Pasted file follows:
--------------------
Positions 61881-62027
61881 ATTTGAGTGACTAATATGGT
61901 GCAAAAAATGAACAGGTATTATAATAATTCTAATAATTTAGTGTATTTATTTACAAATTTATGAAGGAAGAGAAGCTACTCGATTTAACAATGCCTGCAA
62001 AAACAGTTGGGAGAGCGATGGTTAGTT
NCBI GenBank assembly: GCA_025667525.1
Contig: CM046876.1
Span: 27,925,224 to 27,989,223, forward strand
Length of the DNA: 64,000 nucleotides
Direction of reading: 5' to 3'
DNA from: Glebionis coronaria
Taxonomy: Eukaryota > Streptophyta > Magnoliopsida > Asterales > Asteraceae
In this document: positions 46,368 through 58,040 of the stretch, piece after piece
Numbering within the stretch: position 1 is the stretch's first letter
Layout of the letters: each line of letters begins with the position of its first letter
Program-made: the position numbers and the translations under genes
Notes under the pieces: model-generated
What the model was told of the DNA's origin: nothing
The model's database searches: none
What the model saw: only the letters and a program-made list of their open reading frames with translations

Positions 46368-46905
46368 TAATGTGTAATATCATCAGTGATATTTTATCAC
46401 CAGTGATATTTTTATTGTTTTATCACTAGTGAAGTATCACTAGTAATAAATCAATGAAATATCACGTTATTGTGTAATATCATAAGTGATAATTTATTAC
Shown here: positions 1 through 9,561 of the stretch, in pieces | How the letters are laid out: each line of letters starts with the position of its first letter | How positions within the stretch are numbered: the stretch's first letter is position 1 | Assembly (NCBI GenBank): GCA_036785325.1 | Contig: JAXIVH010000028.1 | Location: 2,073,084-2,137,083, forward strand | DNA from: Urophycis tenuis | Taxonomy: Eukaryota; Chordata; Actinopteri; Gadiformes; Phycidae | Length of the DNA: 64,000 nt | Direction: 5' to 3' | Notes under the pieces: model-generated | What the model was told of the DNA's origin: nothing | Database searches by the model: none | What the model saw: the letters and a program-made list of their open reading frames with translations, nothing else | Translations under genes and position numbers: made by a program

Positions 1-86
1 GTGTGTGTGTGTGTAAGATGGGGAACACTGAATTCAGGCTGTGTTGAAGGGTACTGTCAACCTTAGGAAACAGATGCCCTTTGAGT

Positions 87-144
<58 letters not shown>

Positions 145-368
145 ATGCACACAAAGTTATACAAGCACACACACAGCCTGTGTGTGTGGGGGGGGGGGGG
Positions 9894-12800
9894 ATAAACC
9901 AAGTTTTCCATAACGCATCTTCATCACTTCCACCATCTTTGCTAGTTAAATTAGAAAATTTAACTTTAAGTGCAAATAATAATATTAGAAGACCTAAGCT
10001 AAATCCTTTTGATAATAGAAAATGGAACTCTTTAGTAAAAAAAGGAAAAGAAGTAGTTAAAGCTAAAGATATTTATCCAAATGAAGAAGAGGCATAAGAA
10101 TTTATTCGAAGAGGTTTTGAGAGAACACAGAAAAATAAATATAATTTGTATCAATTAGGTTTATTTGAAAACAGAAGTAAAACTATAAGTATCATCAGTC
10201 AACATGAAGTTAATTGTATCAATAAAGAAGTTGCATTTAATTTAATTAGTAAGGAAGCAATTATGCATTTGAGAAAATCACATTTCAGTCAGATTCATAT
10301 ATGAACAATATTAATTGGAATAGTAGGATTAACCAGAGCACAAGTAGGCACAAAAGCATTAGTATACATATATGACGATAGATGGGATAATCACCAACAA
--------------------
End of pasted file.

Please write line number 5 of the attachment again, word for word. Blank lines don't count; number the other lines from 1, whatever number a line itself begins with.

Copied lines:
NCBI GenBank assembly: GCA_025667525.1